Woman's explanation for being 'standoffish to men in public' brings up an important point about unwanted attention.
This article originally appeared on 07.18.19
When Lily Evans set out to walk her dog, she had no idea the story of that walk would later go viral on the internet.
When she took to Twitter to recount her experience, she opened with a simple question, one that many men have probably wondered for a long time — though women already know the answer.
(Before you click through to the thread itself, note that Lily's Twitter account is expressly for adults and may be NSFW.)
All Twitter images from Lily Evans/Twitter, used with permission. A transcript of the excerpted tweets is available at the end of the story.
The walk started off normal enough. Until she ran into a seemingly friendly stranger.
A man eating on a nearby bench offered her dog, Echo, a treat.
He eventually asked her if she lived in the area — which could be considered slightly intrusive — but all in all, it was just small talk.
But then she ran into him again shortly after.
Evans says his friendly banter — maybe innocent, but more likely not — was making her incredibly uncomfortable.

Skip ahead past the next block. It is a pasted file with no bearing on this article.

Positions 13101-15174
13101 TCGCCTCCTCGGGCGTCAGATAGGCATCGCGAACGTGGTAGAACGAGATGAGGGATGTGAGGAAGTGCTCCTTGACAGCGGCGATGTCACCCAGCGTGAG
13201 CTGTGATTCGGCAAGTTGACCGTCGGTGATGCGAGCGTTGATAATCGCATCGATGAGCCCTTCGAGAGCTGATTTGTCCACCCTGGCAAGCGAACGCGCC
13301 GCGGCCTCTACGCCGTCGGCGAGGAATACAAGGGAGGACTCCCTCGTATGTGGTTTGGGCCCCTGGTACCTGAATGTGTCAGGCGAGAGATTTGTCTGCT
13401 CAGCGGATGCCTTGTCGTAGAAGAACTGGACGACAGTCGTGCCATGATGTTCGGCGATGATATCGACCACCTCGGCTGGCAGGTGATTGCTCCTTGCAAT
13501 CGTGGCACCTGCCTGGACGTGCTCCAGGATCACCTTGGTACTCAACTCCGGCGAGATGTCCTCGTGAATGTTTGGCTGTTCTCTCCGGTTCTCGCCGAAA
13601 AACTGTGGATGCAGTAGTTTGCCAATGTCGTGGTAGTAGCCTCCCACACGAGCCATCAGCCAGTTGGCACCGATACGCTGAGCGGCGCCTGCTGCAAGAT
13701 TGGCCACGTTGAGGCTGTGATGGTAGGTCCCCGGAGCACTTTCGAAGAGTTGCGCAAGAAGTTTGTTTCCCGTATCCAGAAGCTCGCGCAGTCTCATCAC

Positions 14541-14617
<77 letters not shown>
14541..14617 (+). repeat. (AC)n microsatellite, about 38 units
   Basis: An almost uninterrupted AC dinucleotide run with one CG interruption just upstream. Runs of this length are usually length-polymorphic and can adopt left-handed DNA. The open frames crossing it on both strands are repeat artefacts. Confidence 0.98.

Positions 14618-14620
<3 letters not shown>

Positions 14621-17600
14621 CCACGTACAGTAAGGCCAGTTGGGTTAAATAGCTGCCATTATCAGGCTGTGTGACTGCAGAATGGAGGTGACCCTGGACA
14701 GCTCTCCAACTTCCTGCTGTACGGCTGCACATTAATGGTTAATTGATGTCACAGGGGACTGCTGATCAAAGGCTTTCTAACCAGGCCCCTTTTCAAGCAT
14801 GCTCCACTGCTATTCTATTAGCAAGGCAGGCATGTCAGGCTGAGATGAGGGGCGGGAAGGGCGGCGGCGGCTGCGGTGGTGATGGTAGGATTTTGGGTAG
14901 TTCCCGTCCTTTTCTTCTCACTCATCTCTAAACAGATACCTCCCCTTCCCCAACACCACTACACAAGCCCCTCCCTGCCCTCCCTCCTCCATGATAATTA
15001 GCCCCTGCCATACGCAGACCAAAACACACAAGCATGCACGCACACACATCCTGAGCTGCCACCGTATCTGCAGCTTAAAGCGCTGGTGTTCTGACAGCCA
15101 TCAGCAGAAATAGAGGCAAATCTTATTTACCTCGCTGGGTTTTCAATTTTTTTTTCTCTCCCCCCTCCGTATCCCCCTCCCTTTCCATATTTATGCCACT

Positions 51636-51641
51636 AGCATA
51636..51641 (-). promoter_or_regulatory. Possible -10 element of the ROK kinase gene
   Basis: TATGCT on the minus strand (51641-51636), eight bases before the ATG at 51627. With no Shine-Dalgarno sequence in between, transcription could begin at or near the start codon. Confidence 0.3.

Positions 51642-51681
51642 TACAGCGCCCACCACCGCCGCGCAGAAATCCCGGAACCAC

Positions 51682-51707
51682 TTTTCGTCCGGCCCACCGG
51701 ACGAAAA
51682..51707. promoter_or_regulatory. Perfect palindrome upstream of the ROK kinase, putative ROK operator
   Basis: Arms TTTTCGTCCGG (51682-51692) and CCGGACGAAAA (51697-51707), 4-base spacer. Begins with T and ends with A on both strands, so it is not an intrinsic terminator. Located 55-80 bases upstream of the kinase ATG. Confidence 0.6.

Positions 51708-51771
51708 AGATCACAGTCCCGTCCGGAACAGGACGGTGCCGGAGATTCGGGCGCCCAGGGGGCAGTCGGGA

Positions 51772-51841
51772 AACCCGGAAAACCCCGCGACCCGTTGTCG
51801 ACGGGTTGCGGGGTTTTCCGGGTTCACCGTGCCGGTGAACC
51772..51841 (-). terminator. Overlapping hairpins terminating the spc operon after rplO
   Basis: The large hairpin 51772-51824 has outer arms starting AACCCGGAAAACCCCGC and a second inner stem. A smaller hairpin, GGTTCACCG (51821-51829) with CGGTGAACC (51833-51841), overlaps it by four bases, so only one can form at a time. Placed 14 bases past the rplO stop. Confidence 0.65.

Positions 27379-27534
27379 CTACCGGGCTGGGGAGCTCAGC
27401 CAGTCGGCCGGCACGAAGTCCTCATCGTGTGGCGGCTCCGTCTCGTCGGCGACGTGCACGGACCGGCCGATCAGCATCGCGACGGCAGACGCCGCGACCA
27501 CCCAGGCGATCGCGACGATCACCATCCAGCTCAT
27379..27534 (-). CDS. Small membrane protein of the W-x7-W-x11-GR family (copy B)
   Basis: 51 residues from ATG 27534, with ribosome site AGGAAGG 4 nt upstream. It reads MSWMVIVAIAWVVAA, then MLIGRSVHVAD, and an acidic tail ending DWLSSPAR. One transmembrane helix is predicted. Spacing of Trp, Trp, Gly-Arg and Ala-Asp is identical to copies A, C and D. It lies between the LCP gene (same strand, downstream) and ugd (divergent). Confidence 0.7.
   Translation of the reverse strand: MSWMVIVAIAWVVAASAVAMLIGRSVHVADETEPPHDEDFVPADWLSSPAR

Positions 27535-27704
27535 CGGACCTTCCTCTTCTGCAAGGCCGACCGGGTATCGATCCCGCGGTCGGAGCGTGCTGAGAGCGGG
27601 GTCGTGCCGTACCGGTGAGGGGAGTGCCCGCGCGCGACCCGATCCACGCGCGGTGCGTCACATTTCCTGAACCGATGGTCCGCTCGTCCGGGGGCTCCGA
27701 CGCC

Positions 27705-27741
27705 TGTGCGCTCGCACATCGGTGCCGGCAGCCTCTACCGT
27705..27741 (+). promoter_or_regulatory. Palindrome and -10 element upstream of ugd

And yet he continued to linger.
Then he invaded her physical space with an out-of-nowhere hug.
"I was terrified," she wrote.
Evans hurried home, petrified the man would follow her.
He didn't. But the experience left her shaken and upset. Worst of all, she says, she has been through this many, many times before.
Her story went viral in a hurry, with over 44,000 retweets, 68,000 likes, and thousands of comments.
"The response from other women has been pretty heartbreaking," Evans writes in a Twitter exchange with Upworthy. "Many, many women have used this as an opportunity to share their stories of harassment, assault, or even just being very frightened."
The replies to Evans' tweet thread is littered with similar stories — seemingly "nice" guys on the street or public transportation who push small talk far past its acceptable boundaries.
Though she's glad her story made other women feel more comfortable coming forward with their own experiences, Evans hopes it also leaves an impression on men who read it.
"I had several guys ask me how they can be more non-threatening, and that's exactly what I was aiming for."
"I got a lot of replies from men saying, 'Oh, I'm so sorry that happened, but we aren't all like that! Some of us are nice guys,'" she says. "And while that's true, my point was that strangers cannot know what your intentions are until it's too late.
She hits on an important point: It's not inherently wrong or creepy to strike up a conversation with a stranger, but women truly never know when a simple "hi" is going to turn into them being followed and harassed.
"I had several guys ask me how they can be more non-threatening, and that's exactly what I was aiming for," she says. "I just want men to be more self-aware and understand that when a woman they don't know is skittish, it's nothing personal. We're just trying to be safe."